Qatar introduces changes to labour law
Labour ministry urges patience with reforms, but Amnesty International says changes are insufficient.
The Qatari government has introduced a new labour law which it says will bring “tangible benefits” to workers in the country.
The new regulations, aimed at making it easier for migrant workers to change jobs and leave the country, came into effect on Tuesday.
“The new law is the latest step towards improving and protecting the rights of every expatriate worker in Qatar,” Issa al-Nuaimi, labour minister, said in a statement.
The Arab Gulf state is one of the wealthiest in the world, but its treatment of foreign workers from countries such as India, Nepal and Bangladesh has come under scrutiny as it spends billions of dollars on building new infrastructure in the run-up to hosting the 2022 football World Cup.
A work-sponsorship system, known as Kefala, currently requires all foreign workers to obtain their employer’s consent to travel abroad or switch jobs, a measure that rights groups say leaves workers prone to exploitation and forced labour.
The reforms will establish the creation of state-run “grievance committees” to which workers can appeal if employers deny them permission.
They will also allow workers who have completed contracts to change jobs freely and imposes fines of up to 25,000 riyals ($6,860) on businesses that confiscate employees’ passports.
Ashish [not his real name], a steel worker in Doha since 2007, said it was too soon for him to know if the new law would improve the situation.
Although he is in possession of his passport, the 36-year-old from India’s Uttar Pradesh state said overtime pay was an issue, and that his overtime pay was often late by as much as six months.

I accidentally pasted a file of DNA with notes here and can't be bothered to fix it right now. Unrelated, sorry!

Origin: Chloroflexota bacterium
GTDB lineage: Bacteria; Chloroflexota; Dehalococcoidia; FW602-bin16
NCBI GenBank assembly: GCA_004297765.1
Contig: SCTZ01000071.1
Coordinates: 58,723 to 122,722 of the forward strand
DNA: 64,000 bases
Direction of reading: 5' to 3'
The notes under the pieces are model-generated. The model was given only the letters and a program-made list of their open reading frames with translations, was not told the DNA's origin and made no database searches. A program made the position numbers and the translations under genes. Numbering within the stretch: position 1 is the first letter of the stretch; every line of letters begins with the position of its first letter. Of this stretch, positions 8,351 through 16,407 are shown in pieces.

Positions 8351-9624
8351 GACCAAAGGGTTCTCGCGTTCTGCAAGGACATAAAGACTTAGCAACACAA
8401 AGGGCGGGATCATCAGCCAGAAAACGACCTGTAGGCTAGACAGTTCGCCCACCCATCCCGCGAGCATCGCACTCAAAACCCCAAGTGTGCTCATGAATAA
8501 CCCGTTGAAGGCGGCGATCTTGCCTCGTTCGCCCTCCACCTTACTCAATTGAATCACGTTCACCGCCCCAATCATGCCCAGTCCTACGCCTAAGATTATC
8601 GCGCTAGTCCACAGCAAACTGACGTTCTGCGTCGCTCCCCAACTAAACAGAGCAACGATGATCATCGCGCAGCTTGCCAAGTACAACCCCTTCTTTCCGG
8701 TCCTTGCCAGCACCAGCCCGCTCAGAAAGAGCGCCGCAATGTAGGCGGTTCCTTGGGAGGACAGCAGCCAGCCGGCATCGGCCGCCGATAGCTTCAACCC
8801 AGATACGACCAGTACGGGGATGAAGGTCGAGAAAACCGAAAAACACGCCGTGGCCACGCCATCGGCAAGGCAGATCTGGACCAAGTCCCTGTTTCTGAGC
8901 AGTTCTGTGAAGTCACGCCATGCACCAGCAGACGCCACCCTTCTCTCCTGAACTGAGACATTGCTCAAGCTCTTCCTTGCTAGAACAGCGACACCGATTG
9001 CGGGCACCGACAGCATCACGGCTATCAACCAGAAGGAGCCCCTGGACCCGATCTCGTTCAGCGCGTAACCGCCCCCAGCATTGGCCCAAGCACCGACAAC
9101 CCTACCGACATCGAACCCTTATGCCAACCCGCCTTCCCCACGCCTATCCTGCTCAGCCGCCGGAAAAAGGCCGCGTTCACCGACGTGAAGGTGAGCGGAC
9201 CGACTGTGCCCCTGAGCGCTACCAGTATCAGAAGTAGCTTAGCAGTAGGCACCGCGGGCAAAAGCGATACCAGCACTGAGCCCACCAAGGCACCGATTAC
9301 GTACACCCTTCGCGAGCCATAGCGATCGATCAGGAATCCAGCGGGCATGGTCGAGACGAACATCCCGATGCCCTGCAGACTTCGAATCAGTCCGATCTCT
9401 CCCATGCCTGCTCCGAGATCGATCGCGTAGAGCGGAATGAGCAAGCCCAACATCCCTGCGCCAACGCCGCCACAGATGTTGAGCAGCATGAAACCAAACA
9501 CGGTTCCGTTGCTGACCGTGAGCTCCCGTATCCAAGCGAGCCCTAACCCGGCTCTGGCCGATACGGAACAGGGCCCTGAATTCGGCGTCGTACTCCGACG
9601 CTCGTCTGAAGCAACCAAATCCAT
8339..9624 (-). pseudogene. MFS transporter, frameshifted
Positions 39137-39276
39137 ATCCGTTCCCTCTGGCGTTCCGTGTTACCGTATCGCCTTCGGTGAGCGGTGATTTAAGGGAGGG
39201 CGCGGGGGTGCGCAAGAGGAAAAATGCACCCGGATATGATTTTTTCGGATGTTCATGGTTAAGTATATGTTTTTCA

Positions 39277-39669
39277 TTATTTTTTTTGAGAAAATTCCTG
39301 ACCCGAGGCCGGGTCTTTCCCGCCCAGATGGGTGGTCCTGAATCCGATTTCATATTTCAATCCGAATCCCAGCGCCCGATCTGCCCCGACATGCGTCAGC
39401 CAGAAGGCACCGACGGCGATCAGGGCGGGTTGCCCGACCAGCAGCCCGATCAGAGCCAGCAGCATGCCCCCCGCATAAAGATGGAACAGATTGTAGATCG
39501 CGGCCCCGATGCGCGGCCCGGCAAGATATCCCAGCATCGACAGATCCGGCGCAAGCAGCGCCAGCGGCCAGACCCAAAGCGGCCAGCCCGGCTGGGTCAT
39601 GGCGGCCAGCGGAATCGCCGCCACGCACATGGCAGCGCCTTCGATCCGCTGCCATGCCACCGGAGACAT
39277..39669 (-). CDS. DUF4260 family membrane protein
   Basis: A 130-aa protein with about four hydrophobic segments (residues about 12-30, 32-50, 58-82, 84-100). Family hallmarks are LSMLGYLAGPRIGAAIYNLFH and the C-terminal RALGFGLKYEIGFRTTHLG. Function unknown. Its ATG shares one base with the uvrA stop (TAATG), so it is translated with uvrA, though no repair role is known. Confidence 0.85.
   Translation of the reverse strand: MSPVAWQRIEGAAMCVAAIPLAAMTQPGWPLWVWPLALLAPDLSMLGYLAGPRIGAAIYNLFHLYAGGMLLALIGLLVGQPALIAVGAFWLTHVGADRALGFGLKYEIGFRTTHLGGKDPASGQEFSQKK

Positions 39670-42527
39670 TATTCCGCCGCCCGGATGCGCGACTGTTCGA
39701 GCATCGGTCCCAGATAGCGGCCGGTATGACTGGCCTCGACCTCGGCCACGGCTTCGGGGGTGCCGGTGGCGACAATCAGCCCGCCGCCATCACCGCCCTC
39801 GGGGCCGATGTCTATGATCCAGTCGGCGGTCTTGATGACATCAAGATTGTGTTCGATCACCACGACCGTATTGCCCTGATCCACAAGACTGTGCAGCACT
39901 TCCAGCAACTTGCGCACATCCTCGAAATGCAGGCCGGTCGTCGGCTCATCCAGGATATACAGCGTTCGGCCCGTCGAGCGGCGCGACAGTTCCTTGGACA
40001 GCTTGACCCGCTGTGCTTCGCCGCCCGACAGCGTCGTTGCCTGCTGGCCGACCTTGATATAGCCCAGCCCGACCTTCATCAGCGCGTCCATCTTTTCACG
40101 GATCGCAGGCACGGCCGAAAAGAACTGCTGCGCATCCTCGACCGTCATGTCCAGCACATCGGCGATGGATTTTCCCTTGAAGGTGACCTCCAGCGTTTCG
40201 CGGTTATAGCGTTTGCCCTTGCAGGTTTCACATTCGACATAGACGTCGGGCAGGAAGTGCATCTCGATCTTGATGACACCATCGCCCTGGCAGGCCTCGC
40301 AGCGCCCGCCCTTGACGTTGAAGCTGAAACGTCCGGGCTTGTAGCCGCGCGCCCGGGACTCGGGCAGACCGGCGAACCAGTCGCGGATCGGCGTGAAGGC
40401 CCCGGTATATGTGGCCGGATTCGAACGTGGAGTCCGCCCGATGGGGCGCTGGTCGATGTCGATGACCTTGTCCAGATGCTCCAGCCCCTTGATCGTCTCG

“Sub-contractors are rubbish; they don’t pay on time. They withhold salaries up to six months,” he said.
Still, Ashish is optimistic about one aspect of the new law.
We urge the international community not to draw any definitive conclusions until there has been time to see the new law in action
“Even if it’s difficult to seek a no-objection letter from my employer, as long as the new company I’m applying to is ready to give me a visa, I can exit Doha and come back in five to 10 days,” he said.
Amnesty International said in a statement that the new law would “barely scratch the surface of an abusive system”.
The UK-based rights group called on Qatar to abolish exit permits altogether and ban passport confiscation, as leaving those mechanisms in place leaves workers “at serious risk of human rights abuses”.
Amnesty International has been among the vocal critics of the country’s labour laws, calling for improvements that would specifically target working and living conditions of construction workers.
“We urge the international community not to draw any definitive conclusions until there has been time to see the new law in action,” minister Nuaimi said.
Qatar is building hotels, a port, a financial district and several football stadiums linked by desert highways as part of a $200bn construction boom funded by natural gas revenues that have declined since global oil prices fell in mid-2014.
A workforce of 2.1 million foreigners outnumbers Qatari citizens by about 10 to one. Unions and labour protests are banned.
The UN’s International Labour Organization will issue a report in March 2017, determining whether Qatar is taking sufficient steps to prevent forced labour.